A REVIEW OF “THE UMBRELLA ACADEMY” SEASON 2 (SPOILER FREE)
I question when I will hit the superhero movie fatigue that is always brought up in conversation when the likes of Marvel and DC throw out their beloved titles that the studios recognize as cash cows or when fanboys in a homicidal rage scream to the interwebz “Release *insert name”‘s Cut!”. All I have to say is, “Not Yet”. Also, I need to recognize the thought and effort put into television shows of the less well-known comic book entities. Of course one must mention “The Walking Dead” (even though that show should have ended around 4 seasons ago), HBO’s “Watchmen”, Amazon’s dark and entertaining superhero show “The Boys”, and of course Netflix and My Chemical Roman….I mean Gerard Way’s “The Umbrella Academy”. (Not to forget the now defunct and gone-too-soon shows of Netflix’s “Daredevil”, “Jessica Jones”, “Iron Fist”, “The Punisher”, and “Luke Cage”). I plan to keep this review as spoiler free as I can, but it is technically “Season 2”, so there will be mentioning of sh*t that occurred in “Season 1”.
Let me first start off by saying that I feel like it’s been ages since we met “The Umbrella Academy” (even though the show premiered in February of 2019) and the Hargreeves children who make the X-Men look like model citizens in comparison. If you don’t want to know the ending of season 1, please stop reading HERE.
Vanya f*cked sh*t up.
To give more detail in an eloquent manner, Vanya murdered the moon in season 1 which caused a giant piece of it to careen into the earth; killing all life as we know it. Luckily for our heroes, Number 5 (does…does he even have a name?) managed to transport them out of there and back to 1960s Texas, which turned out to be not so bad for most of the group (Klaus even got his own cult)…except for Allison, whose vocal chords had been sliced and has now been deposited in a time where racists denied African Americans their rights, including even the right to sit and be served at a diner.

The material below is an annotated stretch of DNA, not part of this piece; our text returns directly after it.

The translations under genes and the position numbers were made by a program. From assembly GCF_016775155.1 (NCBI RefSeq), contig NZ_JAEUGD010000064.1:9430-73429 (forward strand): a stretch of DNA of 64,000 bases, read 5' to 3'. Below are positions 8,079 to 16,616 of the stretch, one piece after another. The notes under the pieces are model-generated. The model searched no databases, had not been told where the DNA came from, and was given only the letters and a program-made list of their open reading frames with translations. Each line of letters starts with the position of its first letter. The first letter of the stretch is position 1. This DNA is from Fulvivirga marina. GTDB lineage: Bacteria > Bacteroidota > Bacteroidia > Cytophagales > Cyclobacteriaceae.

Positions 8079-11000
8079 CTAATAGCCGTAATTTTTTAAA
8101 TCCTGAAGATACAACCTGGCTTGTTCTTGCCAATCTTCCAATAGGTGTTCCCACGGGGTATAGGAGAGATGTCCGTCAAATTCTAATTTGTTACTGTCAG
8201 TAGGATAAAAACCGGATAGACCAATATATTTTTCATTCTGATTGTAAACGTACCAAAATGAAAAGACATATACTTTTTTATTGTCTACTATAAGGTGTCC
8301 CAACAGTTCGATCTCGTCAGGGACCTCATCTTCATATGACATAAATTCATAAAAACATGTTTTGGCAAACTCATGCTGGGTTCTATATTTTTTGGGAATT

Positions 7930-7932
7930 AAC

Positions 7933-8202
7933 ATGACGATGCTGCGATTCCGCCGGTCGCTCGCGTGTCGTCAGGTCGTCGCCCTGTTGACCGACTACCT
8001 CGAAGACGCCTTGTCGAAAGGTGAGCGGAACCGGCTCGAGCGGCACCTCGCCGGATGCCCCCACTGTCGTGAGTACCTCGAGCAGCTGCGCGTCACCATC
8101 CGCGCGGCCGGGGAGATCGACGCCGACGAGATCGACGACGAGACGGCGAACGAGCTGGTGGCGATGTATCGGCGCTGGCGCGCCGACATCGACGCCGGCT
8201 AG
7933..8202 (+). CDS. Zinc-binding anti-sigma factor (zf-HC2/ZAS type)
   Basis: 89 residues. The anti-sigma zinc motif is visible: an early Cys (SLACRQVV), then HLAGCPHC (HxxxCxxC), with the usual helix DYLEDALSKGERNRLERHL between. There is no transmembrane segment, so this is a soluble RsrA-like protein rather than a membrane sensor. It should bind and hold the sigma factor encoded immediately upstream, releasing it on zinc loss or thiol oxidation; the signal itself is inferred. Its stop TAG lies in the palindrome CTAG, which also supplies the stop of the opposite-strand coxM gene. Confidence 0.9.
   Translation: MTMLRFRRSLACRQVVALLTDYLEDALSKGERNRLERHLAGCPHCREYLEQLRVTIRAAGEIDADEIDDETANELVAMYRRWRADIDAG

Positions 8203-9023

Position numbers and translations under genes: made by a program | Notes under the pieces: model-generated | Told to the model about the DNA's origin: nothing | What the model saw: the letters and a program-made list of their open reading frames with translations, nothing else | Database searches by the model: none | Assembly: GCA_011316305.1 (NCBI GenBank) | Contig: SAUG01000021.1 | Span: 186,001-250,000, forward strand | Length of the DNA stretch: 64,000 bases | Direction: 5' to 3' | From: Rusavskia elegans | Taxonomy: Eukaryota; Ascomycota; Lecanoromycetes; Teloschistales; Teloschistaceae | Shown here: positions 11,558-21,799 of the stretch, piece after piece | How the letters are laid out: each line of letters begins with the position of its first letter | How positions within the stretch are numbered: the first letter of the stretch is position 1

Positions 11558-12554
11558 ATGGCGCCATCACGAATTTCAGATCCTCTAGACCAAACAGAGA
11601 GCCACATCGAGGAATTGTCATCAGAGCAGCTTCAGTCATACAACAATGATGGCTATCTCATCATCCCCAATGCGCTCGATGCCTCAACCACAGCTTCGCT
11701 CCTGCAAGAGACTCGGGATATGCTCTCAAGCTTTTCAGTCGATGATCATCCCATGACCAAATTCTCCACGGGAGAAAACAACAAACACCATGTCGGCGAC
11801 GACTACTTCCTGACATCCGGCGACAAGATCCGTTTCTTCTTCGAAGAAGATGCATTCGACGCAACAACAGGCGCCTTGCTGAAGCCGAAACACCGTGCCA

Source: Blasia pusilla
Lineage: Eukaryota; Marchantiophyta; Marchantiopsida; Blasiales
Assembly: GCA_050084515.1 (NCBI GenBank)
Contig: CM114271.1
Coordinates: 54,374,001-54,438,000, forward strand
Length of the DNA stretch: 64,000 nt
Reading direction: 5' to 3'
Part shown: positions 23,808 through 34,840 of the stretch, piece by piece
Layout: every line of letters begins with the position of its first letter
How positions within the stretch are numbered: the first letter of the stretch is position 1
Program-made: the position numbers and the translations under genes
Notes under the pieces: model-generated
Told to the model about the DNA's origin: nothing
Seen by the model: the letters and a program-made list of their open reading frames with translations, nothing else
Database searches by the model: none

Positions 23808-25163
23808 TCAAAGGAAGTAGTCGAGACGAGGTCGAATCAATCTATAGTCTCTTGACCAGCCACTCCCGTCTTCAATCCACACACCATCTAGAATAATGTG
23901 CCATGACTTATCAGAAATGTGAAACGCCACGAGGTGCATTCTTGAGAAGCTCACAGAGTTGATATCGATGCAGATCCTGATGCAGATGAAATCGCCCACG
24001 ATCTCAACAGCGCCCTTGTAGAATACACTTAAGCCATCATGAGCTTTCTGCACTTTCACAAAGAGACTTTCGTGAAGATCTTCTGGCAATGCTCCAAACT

And this is where I think the second season really one-ups the first season.
As the first season was our introduction to this new comic book world with a new family of enhanced beings with abilities, the second season goes full tilt into showing how they are able to cope being stranded in an era that did not take kindly to what was seen as different, be it Luther’s size, Klaus and Vanya’s sexuality, or Allison’s race. Really, the main plot of this season is just like the entire premise of “Quantum Leap” (another fantastic sci-fi show). Just like Dr. Samuel Beckett, they’re hoping their next leap will be the leap home.
In 10 episodes, Netflix is able to make us feel and empathize with what is going on with each and every one of the main characters (including even Ben, whose character arc was one of the best this season) while weaving an intricate narrative that climaxes into quite the spectacle. I wish I could go into quite more detail on the on-goings (seriously, go watch this…like, right now), but you’ll just have to live with me saying there’s blood, psychotic rage, goldfish, Antonio Banderas lookalikes, daddy issues, and of course (as Dominic Toretto quips in every one of his movies) family. – YoungYoda